by Frederick Sparks
“I’m a 34-year-old NBA center. I’m black. And I’m gay.”
Collins says he was inspired to come out after his former college roommate, current Massachusetts congressman Joe Kennedy, marched in a Boston gay pride parade:
I’m seldom jealous of others, but hearing what Joe had done filled me with envy. I was proud of him for participating but angry that as a closeted gay man I couldn’t even cheer my straight friend on as a spectator. If I’d been questioned, I would have concocted half truths. What a shame to have to lie at a celebration of pride. I want to do the right thing and not hide anymore. I want to march for tolerance, acceptance and understanding. I want to take a stand and say, “Me, too.”
The reaction across the twitter verse and blogsphere, with some exceptions, has been positive, with Kobe Bryant and other current and former players and coaches offering support. ESPN analyst Chris Broussard, apparently troubled by Collins’ reference to his Christian upbringing and respect for Jesus Christ and how that fits into a viewpoint of tolerance and acceptance, stated (on a sports show) that Jason couldn’t be a Christian and an “active” homosexual at the same time. Also, some seem to believe that the fact that Jason’s twin Jarron is not gay means that homosexuality is a choice.
Collins is a free agent (meaning not under contract with any team), having done stints this season with both the Boston Celtics and Washington Wizards. Now the question moves to whether his coming out will affect the decision making of team owners who would otherwise be interested in adding Collins to their rosters. Golden State Warriors coach Mark Jackson, who works for an openly gay team President, felt the need to point out that he is a Christian man with a sense of right and wrong before saying that Collins would be welcome on his team “if he had game. If he could help this team”.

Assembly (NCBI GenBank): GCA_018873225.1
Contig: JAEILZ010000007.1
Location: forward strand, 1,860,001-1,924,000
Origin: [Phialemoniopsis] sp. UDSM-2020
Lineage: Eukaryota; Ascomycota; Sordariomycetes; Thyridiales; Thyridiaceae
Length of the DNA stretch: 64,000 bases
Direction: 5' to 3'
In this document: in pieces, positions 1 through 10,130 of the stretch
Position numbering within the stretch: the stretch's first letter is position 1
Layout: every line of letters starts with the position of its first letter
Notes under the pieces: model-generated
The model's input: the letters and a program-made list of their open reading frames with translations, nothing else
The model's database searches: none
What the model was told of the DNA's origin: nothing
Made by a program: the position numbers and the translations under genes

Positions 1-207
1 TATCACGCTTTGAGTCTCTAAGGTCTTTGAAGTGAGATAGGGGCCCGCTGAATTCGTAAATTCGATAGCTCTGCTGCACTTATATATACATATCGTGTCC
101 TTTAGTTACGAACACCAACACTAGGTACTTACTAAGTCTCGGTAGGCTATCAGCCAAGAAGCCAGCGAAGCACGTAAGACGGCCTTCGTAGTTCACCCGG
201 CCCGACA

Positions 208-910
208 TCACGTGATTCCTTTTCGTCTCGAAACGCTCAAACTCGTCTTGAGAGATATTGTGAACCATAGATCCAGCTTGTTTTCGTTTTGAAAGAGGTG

Beyond the reaction of people in the sports world, what intrigues (and annoys) me is the reaction of commentators who wonder why this is a big deal and throw out inane chestnuts about how straight people don’t announce that they are straight. This is the blind spot of social privilege..not recognize that straight people quite often announce their sexuality in many ways (wearing wedding rings, referring to wives and husbands) that go unnoticed because it is the expected norm. It also smacks of the sentiment that the problem is not with bias, but with discussing bias, and with discussing issues of identity that are related to bias.